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Tibet reopens to foreign tourists, but doors to the monasteries stay closed

July 8, 2008

Annabelle Thorpe
The Observer (UK)
July 6, 2008

The troubled region of Tibet may have reopened to tourists but,
according to some tour operators, those planning to visit in the next
few months should be aware that not everything has returned to
normal. The Chinese authorities, which have to grant permission for
all foreign nationals to visit, began processing applications again
on 25 June, and several tour operators have already restarted their
programmes in the region.

'Although they may have opened the Tibetan frontiers to tourism
again, any tours in the next few months are likely to be severely
restricted,' says Margaret Percy, of Asia specialist Palanquin. 'Some
of the great monasteries, such as Drepung and Sera, are not open to
visitors, and they are an integral part of any tour of Tibet.'

Palanquin is now offering tailor-made tours to Tibet, but will not
resume group tours until next April. However, several operators have
group tours, with departures as early as August.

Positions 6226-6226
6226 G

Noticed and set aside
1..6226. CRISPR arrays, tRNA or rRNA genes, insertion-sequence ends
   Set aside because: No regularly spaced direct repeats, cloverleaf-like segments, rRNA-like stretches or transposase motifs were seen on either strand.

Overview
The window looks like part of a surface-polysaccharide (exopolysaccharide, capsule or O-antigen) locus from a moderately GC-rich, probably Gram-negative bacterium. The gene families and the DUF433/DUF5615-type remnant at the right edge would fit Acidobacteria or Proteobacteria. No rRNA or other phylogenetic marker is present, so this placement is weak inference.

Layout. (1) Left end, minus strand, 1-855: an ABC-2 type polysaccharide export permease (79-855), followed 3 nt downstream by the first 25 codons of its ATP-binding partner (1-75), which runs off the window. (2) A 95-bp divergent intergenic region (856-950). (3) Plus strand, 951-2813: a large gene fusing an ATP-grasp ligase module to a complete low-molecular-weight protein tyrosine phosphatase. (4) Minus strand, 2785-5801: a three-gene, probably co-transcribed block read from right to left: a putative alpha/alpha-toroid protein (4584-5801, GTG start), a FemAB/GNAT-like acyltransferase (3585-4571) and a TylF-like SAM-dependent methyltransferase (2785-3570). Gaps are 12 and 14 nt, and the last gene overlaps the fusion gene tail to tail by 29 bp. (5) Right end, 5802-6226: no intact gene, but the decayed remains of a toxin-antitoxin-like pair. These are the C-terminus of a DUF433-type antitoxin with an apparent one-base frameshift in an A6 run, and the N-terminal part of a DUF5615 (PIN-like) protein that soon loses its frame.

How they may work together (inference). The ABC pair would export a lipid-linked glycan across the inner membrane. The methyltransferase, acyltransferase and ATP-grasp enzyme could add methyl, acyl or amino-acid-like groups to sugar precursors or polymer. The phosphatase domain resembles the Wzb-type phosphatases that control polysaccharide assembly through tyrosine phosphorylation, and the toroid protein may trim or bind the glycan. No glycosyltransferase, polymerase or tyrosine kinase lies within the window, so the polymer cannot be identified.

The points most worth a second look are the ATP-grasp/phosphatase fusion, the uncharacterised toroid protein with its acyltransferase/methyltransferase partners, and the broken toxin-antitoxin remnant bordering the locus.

'Tibet's mystique seems marvellously undimmed by recent events,' says
Ashley Toft of Explore, 'and our group tours are already proving
really popular.'

Tibet's most famous sites, the Potala Palace, Jokhang Temple and
Norbulinka - the former summer palace of the Dalai Lama - are fully
open, and companies such as KE Adventure Travel are confident that
visitors can move throughout the country freely. 'The only problem is
that there are no guarantees,' says Tim Greenwood of KE Adventure
Travel. 'The Chinese could change their minds at any moment and close
the frontier, and monasteries can open and close on a day-to-day basis.'

For those who are keen to see Tibet this year, KE Adventures has
several group departures in August, as does Exodus, while Explore
already has only limited space on its September departures.

Companies such as Silk Road and Beyond and China Direct have shorter
trips to Tibet, as add-ons to a longer trip to China.
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